Tuesday, January 29, 2013

Snaps from Milan


This is another view of Piazza Duomo. The statue is of Vittorio Emmanuele II, who became the first king of the united Italy on March 17th 1861. The statue was completed in 1896, eleven years after the king's death, and portrays him in the battle of San Martino in 1859. He was in command of the army of the Kingdom of Sardegna against Austria, and it was one of the key battles in the second war of Italian independence.

Saturday, January 26, 2013

Inglesismi


This is a post that I'd been thinking about for a while, but hearing a discussion about the use of English words in Italian on the radio was the push I needed to put it together. Inglesismi is a term that's used for English words that are used in Italian. And in modern Italian there are a lot of English words that are used in daily speech, here are some of them.

Weekend - In Milan at least (where there's generally more acceptance of foreign words amongst the younger generations) the word weekend is used almost as much, if not more, than the Italian fine settimana (settimana is week, and fine is end).

Spot - a lot of words to do with advertising have been borrowed from English. PubblicitĂ  is the Italian word for an advert, but you'll also hear 'spot' being used (also in the plural form) for adverts on TV or radio.

Computer - There isn't another word for computer in Italian. Some words for recently invented technologies, such as tablet or touch screen have also been taken directly from English. A computer is used to send Most words to do with social networks have been borrowed from English, such as twittare for 'to tweet', or taggare which means 'to tag'.

Meeting - There are a lot of words in business, including the word 'business' itself, that are English. Meeting's another word which is used even though an Italian word for the same thing already existed. Riunione translates as meeting, assembly, or gathering; not necessarily business related, wheras the use of the word 'meeting' is used purely for work meetings.

Mister - The Italian word for a sports coach or trainer is allenatore, but in football the coach is also commonly known as the mister. The use of this word dates back to when William Garbutt, an English ex-football player, became Genoa's coach in 1912, the first professional coach in the history of Italian football.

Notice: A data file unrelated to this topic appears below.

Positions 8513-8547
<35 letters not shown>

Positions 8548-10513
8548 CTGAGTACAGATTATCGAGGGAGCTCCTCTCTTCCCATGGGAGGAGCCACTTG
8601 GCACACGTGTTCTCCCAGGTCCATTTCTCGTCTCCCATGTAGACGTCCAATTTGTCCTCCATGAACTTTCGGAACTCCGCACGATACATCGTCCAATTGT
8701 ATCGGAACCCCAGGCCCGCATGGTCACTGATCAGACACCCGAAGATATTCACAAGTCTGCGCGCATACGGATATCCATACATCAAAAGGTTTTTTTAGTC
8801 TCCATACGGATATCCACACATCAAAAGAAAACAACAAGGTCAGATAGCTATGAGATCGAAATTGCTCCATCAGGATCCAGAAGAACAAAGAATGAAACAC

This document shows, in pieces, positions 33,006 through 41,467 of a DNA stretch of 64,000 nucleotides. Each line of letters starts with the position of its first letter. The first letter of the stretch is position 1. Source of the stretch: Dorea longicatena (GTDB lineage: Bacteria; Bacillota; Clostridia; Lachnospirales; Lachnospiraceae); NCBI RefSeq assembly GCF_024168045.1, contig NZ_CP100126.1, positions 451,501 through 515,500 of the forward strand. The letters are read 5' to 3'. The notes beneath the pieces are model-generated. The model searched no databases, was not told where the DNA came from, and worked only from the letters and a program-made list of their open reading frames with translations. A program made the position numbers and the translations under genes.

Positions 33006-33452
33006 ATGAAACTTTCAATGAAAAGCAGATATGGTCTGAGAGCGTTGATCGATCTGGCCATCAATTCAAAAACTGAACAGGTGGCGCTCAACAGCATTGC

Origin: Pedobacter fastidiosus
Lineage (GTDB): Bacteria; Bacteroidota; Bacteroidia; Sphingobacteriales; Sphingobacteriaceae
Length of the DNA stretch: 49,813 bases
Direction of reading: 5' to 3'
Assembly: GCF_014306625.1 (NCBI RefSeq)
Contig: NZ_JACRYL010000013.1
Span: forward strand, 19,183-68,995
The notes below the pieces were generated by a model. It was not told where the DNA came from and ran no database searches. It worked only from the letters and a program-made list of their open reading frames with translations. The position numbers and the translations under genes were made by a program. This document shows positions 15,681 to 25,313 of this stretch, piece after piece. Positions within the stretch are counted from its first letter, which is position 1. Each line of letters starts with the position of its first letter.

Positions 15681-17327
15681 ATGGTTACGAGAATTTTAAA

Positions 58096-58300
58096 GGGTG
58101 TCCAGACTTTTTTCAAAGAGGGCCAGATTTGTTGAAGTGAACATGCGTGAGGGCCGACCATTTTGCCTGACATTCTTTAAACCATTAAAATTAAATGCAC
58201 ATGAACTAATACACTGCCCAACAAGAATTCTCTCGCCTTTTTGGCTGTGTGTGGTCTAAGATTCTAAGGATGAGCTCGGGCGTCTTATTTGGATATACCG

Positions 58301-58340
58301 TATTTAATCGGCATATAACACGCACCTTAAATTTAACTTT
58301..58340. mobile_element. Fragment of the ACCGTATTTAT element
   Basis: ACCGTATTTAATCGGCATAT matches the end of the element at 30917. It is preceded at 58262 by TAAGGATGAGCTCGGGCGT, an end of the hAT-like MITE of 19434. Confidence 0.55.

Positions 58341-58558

Tuesday, January 15, 2013

The Horned Man




"A horned man's a monster and a beast" (Othello 4.1.62)

One of my English literature A Level texts was Shakespeare's Othello. Every time I hear the word 'cornuto' it takes me back to a lesson where the teacher had to explain to us why Othello saw himself as having pair of horns on his head when he suspected that his wife, Desdemona, was cheating on him. For some reason or other it stuck in my mind. It was a strange image that I'd never come across before, but now it's something I hear almost on a daily basis. I find it very interesting that what I still see as a piece of Shakespearian imagery has managed to survive from his time, and lives in modern Italian - that of the cornuto, the horned man. To put it simply, if your partner is cheating on you, it makes you a cornuto, or a cornuta if you're a woman. It's used in colloquial language, and there's a verb for it too, cornificare, which means ' to cheat on'. It's also used as an insult, a favourite of Italian drivers and football fans (the horned man in question at football matches being the referee, obviously.) There's also a gesture associated with the insult, so if you want to save your breath make your hand into a fist and stick your index and pinkie finger up. Perfect if an Italian driver gets in your way!

Monday, January 14, 2013

"Viva Italia"


This is a menu for a pizzeria/kebab shop in my neighbourhood that got delivered to me this morning. It's good to see that Italian stereotypes are alive and well...!